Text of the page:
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Use of Sharepoint Designer in production environment

  Asked By: Neil    Date: Jun 10    Category: Sharepoint    Views: 1323

I would toss out a few thoughts for the debate -

1) I agree that SPD is a powerful tool and has a place, and I don't blame
Microsoft (for this... <grin>). However...

2) I fall into the 'strictly limit its use' camp... SharePoint
does empower the masses. However, I think there are great arguments around
supportability, standardization and reuse that lead us to limit its use, just as
we limit Visual Studio... My fear is akin to issues we probably all deal with
re: Excel and Access - we end up having business critical systems built with
these tools, and then someone changes jobs (or, more likely, we IT folks push
out a new version of Office that introduces compatibility issues) and someone
has to figure out how to support that system...

3) Our users are smart and use SharePoint to improve their processes. No doubt
many of them could build cool things that would go the next step... However,
they might unintentionally work around the information architecture of what
we've done - say by using a customized team site that's tweaked for their needs
rather than using the Doc Center we've built for them... Could easily be a case
of sub-optimization, where the solution addresses their need but doesn't meet
the overall requirement. In the ideal world we'd all have the time to educate,
review, collaborate - but this isn't the ideal world, it's the real world.
(This is probably my strongest argument FOR using SPD in production, btw - I
don't want folks building solutions elsewhere and missing out on our
classifications, etc...)

4) I also agree with Daniel's assertion about training - and that becomes one of
the limits... The reality of (our) training budgets is that an SPD class might
not happen - but then we're the bad guys because we don't let them go ahead and
use the tool and just figure it out on their own? I don't think so...

5) What's wrong with making something easier for IT? I don't like the words --
"easier for it" makes it sound like IT is lazy... What we should say is "lower
cost IT". It's critical for us to keep our costs down. Simplify and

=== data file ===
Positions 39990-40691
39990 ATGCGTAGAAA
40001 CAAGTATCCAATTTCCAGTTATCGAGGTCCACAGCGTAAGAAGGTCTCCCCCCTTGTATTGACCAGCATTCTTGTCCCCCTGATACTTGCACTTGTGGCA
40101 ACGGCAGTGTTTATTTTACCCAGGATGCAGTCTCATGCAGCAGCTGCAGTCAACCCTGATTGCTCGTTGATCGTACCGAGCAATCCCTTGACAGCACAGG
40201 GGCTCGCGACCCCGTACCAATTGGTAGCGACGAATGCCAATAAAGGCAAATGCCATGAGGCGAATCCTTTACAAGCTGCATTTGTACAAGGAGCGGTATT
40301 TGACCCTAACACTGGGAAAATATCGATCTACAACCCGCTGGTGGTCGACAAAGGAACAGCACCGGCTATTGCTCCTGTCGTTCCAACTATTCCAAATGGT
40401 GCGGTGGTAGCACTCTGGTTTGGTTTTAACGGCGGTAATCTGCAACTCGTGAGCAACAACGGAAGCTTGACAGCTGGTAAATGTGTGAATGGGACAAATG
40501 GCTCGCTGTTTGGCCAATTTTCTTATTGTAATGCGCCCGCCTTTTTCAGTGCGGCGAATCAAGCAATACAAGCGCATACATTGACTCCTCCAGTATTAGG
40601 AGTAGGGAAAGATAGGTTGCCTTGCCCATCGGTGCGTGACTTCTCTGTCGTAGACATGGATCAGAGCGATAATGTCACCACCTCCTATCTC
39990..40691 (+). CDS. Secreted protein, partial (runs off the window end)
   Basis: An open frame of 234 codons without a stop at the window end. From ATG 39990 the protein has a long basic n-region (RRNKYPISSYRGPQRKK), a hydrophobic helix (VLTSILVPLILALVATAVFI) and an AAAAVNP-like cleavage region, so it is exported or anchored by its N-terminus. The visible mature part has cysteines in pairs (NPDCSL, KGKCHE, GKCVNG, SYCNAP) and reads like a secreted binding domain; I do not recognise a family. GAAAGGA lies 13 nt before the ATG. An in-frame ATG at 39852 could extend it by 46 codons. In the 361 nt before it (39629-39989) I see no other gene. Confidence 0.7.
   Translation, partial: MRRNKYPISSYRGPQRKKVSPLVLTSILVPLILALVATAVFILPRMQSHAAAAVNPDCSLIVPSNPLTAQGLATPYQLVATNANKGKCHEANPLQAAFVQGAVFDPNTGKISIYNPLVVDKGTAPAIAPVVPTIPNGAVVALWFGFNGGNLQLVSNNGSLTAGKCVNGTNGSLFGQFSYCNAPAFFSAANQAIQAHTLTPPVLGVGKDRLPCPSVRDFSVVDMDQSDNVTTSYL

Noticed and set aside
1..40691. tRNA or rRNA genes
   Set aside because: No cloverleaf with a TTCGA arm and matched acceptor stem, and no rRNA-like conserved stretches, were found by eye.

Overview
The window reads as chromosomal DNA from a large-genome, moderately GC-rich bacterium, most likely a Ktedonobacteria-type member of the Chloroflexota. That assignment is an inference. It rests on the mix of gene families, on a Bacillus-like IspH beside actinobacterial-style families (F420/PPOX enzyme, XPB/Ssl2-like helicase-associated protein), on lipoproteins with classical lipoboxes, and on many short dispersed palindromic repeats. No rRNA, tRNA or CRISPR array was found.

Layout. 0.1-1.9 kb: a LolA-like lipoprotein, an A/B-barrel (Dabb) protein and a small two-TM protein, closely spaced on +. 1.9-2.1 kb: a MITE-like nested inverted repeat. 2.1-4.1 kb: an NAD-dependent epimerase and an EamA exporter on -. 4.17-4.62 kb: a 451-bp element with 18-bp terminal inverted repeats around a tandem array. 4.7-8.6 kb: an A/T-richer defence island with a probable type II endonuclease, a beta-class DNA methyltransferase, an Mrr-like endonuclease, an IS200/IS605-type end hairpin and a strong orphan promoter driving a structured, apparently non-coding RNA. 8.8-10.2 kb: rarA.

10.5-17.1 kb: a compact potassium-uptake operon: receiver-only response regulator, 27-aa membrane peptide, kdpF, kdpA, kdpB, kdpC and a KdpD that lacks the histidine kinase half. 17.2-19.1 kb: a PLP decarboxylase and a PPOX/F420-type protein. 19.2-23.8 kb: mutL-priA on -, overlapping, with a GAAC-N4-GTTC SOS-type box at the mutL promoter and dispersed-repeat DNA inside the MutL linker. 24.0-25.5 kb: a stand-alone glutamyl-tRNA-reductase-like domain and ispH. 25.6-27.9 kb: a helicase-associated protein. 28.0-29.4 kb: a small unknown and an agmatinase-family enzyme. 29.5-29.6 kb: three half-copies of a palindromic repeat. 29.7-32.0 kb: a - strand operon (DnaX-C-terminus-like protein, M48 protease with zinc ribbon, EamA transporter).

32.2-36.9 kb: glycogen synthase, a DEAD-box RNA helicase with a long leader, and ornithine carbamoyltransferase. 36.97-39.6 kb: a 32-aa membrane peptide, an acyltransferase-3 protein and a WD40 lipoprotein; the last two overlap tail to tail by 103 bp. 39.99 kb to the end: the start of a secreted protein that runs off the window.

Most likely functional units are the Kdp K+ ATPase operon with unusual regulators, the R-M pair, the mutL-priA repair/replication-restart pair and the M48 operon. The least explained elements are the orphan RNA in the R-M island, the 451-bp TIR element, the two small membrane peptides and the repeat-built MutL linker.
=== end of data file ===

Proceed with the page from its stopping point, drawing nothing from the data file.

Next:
standardize as much as possible, and carefully evaluate business cases for
exceptions. I know that not all companies look at it this way, but I know a lot
do, too...

6) What about the end-user working on a project their supervisor/manager doesn't
want? Granted, this is 90% a management issue - but, in this situation we often
have an end-user wanting the tool and (basically) a manager not wanting it...
No matter which way we go with this, we're wrong... (The managers generally
win, btw!)

7) And, another budget-related thing - we have to be aware of squeezing the
balloon... Squeeze one side and it just stretches out the other - up until it
bursts... Priority-wise we want to #1 exploit SAP, #2 exploit our 2nd tier,
which includes apps like SharePoint, #3 only do custom if there's a clear
business case, #4 don't do the project. We don't do a lot of projects our users
'want' not because of the burden on IT, but rather because management has
already ruled (with the checkbook) that we shouldn't do them -- and enabling
them so that they can do the work isn't the right answer either. If there's not
a clear business case, it shouldn't be done -- whether by IT or end-users...

8) I'm encouraged/excited about some of the stuff coming with SP 2010, because
I'm hopeful that the better controls around SPD use will help us make the tool
more available for appropriate use while helping us limit the risks I'm
describing...

Just some thoughts to explain what 'the other side' might be thinking... I
think I could argue either side, frankly, but this is the side I live in...

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